Friday, October 24, 2014

Howl-O-Ween Safety Tips

This Saturday, October 25th, I'll be on the Real Estate show at 8am on CKPM 98.7 FM talking about Halloween safety for pets! Halloween is one my favourite times of year, but there are lots of potential safety hazards.

Of course, I love Halloween candy, but chocolate, as we all know, is not safe for our pets to eat. If your pet accidentally eats chocolate, phone your veterinarian right away, with the amount and type of chocolate, to determine if a toxic dose was ingested.

Fletcher has always loved October
We also need to be cautious with candles, either in Jack-o-Lanterns or around the house. Pets could accidentally start a fire or injure themselves with the flame. Scented candles can also trigger breathing issues in some dogs and cats, so please be careful.

On Halloween night, pets should be confined to a room away from the door, with special toys or treats to keep them occupied. A Kong toy stuffed with their regular food makes a fun way for them to eat dinner. Pets should be brought indoors by 4pm on the 31st, and only taken outside for potty breaks on leash. Dogs and cats may be spooked by noises or scary costumes, and may escape through an open door or even over a fence. Make sure everyone is wearing their collars and ID tags; you can also speak to your veterinarian about permanent identification in the form of a tattoo or microchip.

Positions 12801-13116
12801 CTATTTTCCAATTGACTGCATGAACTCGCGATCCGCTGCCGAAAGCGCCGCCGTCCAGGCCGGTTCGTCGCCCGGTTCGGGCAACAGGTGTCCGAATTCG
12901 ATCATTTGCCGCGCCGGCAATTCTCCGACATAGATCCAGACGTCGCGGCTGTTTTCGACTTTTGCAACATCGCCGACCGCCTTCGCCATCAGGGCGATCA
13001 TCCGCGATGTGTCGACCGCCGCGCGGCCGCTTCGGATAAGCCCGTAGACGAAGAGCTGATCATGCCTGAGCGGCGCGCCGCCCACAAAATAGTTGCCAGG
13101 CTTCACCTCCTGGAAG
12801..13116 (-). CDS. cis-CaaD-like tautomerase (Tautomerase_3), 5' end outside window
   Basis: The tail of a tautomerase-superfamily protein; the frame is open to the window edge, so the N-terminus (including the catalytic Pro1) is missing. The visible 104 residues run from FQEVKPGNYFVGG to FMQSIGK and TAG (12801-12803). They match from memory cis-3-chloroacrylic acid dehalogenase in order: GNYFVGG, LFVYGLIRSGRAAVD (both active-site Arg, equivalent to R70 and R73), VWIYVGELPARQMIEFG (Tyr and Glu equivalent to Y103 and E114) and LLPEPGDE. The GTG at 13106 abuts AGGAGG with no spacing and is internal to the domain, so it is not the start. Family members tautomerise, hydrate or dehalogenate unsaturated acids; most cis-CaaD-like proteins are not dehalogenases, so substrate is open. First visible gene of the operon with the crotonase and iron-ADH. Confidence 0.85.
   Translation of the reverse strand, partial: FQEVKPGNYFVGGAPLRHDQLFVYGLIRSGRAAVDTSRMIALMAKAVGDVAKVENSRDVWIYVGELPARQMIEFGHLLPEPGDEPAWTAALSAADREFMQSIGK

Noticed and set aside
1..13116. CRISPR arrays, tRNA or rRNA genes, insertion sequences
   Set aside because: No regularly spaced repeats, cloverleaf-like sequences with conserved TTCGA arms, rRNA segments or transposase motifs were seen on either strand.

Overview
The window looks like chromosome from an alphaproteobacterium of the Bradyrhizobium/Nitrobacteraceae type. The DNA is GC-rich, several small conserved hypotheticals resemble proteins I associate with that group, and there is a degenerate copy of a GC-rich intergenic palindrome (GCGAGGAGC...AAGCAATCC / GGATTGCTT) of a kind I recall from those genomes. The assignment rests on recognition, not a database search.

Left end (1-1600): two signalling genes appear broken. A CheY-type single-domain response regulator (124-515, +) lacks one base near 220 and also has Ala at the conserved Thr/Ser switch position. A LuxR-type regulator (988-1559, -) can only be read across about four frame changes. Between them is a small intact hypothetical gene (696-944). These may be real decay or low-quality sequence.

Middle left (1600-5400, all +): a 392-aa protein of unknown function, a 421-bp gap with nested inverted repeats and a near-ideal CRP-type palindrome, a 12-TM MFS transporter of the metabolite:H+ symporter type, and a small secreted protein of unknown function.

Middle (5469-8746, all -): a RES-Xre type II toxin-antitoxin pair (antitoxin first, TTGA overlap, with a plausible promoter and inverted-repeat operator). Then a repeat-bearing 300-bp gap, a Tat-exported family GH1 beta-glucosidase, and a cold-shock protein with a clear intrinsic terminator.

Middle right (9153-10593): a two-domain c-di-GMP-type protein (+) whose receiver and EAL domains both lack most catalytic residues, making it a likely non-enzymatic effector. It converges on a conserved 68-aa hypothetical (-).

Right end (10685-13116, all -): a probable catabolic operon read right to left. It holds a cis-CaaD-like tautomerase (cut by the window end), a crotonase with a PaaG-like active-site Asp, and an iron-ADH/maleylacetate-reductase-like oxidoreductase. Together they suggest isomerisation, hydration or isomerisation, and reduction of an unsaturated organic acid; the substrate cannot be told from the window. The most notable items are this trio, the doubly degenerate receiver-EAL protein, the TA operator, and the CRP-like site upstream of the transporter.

Fireworks may also frighten pets this time of year. Again, keep your pet confined indoors to a small room and consider playing the radio or tv on a relaxing station to help drown out noise. Some pets may benefit from wearing a Thundershirt. This is a tight t-shirt that provides a calming effect for some animals. Thundershirts are available online and at many pet stores. Our clinic also carries a product called Feliway, which is a happy cat pheromone, that sends a chemical signal to your cat that he or she is safe and secure. This can be used in a room diffuser or as a spray. There is also a version for dogs called Adaptil. Please don’t hesitate to contact your veterinarian to discuss keeping your pets happy during fireworks, as there are medications we can use for more severe cases. 

Me and Tiki, dressed as Charlie Brown and The Great Pumpkin
One last note, costumes are only for pets who enjoy them! My own dogs don’t mind being dressed up, but we always make it a positive experience with lots of treats. All of us at Shaughnessy Veterinary Hospital wish you and your pets a safe and happy Howl-o-Ween.